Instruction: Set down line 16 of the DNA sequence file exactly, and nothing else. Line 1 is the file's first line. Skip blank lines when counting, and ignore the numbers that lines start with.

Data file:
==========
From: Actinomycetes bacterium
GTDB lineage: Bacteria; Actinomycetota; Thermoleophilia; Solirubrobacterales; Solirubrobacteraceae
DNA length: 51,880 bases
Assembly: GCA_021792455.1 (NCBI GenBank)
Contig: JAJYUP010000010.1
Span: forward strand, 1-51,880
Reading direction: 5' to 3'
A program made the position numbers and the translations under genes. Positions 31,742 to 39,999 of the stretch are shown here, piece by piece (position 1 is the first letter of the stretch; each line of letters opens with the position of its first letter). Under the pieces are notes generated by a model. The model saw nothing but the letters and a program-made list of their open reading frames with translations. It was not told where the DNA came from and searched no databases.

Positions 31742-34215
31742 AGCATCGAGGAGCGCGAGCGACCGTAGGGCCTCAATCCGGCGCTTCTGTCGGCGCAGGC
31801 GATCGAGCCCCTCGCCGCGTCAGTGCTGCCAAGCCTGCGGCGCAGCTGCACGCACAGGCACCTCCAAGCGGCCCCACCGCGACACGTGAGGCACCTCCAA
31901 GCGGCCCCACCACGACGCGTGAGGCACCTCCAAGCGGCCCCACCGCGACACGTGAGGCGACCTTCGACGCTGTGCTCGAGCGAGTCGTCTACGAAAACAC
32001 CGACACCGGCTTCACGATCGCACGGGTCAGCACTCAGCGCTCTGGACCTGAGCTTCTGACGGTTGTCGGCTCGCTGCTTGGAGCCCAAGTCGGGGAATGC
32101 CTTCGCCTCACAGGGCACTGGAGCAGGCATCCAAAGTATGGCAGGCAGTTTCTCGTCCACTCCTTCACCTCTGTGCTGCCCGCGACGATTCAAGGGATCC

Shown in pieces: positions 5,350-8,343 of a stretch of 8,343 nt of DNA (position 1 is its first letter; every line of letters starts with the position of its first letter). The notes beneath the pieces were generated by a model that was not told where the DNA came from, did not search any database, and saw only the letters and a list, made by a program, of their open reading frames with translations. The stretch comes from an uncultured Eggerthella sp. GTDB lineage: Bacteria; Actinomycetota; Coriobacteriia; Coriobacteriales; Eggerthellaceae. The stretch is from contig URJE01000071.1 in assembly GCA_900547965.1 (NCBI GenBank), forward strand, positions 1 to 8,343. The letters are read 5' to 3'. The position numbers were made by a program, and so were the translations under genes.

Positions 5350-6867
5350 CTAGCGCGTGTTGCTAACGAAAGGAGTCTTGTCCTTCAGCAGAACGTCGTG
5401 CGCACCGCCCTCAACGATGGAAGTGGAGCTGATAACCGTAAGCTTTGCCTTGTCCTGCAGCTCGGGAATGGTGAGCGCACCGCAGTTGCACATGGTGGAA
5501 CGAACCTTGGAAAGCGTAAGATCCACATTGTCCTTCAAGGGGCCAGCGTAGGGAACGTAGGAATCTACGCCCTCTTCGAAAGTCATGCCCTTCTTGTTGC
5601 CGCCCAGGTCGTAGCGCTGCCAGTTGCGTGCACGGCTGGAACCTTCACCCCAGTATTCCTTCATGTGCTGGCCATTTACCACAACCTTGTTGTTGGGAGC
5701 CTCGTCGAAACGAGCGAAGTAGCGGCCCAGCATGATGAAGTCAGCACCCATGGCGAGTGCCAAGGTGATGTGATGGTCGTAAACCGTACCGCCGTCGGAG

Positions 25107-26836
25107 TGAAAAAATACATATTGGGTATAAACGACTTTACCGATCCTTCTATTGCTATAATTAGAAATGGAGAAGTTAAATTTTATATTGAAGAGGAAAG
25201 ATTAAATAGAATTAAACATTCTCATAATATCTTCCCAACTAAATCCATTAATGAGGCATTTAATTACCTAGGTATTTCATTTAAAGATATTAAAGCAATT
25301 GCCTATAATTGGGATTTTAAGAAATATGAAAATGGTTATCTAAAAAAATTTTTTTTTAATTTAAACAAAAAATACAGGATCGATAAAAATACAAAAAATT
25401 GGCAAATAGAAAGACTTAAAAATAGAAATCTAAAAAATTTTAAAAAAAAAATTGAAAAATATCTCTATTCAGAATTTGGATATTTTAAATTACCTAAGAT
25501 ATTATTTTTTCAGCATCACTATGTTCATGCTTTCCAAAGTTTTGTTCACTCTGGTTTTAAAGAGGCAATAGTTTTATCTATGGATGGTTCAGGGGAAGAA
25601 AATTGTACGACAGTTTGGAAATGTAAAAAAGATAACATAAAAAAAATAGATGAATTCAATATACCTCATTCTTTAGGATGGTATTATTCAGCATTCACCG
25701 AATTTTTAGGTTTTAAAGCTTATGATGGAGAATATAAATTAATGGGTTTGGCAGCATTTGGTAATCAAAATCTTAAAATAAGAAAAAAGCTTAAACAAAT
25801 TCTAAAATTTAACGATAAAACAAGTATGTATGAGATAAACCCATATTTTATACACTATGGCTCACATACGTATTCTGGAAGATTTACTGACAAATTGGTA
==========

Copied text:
Positions 5350-6867